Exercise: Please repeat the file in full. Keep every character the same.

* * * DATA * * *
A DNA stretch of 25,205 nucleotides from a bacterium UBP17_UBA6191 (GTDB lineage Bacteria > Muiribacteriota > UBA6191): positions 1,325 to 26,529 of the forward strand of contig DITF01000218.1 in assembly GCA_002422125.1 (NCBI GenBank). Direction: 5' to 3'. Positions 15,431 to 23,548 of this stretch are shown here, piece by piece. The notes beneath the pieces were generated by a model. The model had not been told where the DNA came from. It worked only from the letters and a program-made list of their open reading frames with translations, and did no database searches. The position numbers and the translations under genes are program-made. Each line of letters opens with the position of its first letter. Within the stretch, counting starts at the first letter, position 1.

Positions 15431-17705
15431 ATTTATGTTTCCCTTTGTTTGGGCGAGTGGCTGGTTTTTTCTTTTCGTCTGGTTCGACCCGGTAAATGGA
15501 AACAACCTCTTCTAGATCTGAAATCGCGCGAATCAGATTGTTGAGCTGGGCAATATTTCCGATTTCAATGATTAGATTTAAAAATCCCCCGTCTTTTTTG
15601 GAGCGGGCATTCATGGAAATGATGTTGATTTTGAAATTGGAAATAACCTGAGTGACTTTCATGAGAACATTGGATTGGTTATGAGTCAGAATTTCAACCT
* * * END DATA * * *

A DNA stretch of 25,205 nucleotides from a bacterium UBP17_UBA6191 (GTDB lineage Bacteria > Muiribacteriota > UBA6191): positions 1,325 to 26,529 of the forward strand of contig DITF01000218.1 in assembly GCA_002422125.1 (NCBI GenBank). Direction: 5' to 3'. Positions 15,431 to 23,548 of this stretch are shown here, piece by piece. The notes beneath the pieces were generated by a model. The model had not been told where the DNA came from. It worked only from the letters and a program-made list of their open reading frames with translations, and did no database searches. The position numbers and the translations under genes are program-made. Each line of letters opens with the position of its first letter. Within the stretch, counting starts at the first letter, position 1.

Positions 15431-17705
15431 ATTTATGTTTCCCTTTGTTTGGGCGAGTGGCTGGTTTTTTCTTTTCGTCTGGTTCGACCCGGTAAATGGA
15501 AACAACCTCTTCTAGATCTGAAATCGCGCGAATCAGATTGTTGAGCTGGGCAATATTTCCGATTTCAATGATTAGATTTAAAAATCCCCCGTCTTTTTTG
15601 GAGCGGGCATTCATGGAAATGATGTTGATTTTGAAATTGGAAATAACCTGAGTGACTTTCATGAGAACATTGGATTGGTTATGAGTCAGAATTTCAACCT